chapter  57
6 Pages

Ethnic Minority Offenders

WithDavid Ndegwa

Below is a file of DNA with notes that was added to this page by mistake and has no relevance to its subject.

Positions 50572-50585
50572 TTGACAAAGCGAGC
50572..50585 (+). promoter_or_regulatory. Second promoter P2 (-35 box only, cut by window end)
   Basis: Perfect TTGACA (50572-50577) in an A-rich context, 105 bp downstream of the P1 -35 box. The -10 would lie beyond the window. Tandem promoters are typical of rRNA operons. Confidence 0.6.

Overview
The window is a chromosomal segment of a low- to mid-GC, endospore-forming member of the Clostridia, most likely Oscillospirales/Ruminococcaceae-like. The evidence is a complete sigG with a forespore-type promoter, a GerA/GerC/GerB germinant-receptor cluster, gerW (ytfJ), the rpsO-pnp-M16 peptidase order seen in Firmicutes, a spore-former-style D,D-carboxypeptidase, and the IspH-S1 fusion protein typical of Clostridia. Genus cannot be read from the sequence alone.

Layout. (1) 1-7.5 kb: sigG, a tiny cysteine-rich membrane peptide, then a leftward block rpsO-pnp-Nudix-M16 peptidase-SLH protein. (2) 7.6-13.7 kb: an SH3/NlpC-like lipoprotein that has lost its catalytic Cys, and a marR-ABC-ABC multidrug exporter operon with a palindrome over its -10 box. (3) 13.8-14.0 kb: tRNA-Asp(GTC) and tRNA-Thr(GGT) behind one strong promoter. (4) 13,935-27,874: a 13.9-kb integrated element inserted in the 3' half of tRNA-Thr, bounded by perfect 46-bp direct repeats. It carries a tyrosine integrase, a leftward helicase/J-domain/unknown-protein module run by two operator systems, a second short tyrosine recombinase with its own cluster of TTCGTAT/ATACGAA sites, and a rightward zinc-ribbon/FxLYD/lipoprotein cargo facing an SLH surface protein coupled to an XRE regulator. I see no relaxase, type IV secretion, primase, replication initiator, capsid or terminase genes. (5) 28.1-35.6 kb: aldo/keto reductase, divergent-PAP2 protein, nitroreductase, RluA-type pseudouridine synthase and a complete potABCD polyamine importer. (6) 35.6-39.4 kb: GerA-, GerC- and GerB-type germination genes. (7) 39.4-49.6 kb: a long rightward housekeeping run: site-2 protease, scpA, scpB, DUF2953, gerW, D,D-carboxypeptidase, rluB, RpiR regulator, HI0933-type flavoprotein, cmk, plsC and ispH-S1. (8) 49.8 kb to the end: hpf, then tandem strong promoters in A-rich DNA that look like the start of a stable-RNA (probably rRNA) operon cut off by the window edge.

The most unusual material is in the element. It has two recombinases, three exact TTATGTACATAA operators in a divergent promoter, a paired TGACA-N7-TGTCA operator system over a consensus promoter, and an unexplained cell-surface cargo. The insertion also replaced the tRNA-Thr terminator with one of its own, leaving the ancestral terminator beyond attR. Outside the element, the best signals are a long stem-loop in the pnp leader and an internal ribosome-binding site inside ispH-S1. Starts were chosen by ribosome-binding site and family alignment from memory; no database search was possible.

Much of the discourse on black or black British (African Caribbean, African, or Black Other as described in the 2001 census) offending has focused on the search for explanations for the observed over-representation in the criminal justice system (CJS). Arguments about the extent of over-representation in the CJS have been addressed by the annual UK Ministry of Justice statistics following the 1991 Criminal Justice Act, while those in psychiatric hospital settings have been addressed by the Count Me In census conducted by the Health Care Commission and later the Care Quality Commission between 2005 and 2010. The Count Me In census confirmed the over-representation of black patients in those admitted compulsorily to hospitals and receiving what have been perceived as coercive interventions. More research needs to be conducted to explain the observed phenomena. Such research would aid in the design of interventions to address violence and offending in institutional and community environments while at the same time informing community-based preventative interventions. To address the question of whether the determinants of offending in the white and black population are the same or whether there are specific aspects related to ethnicity, one must employ a broad-based approach to testing whether current understandings in criminology explain what is observed.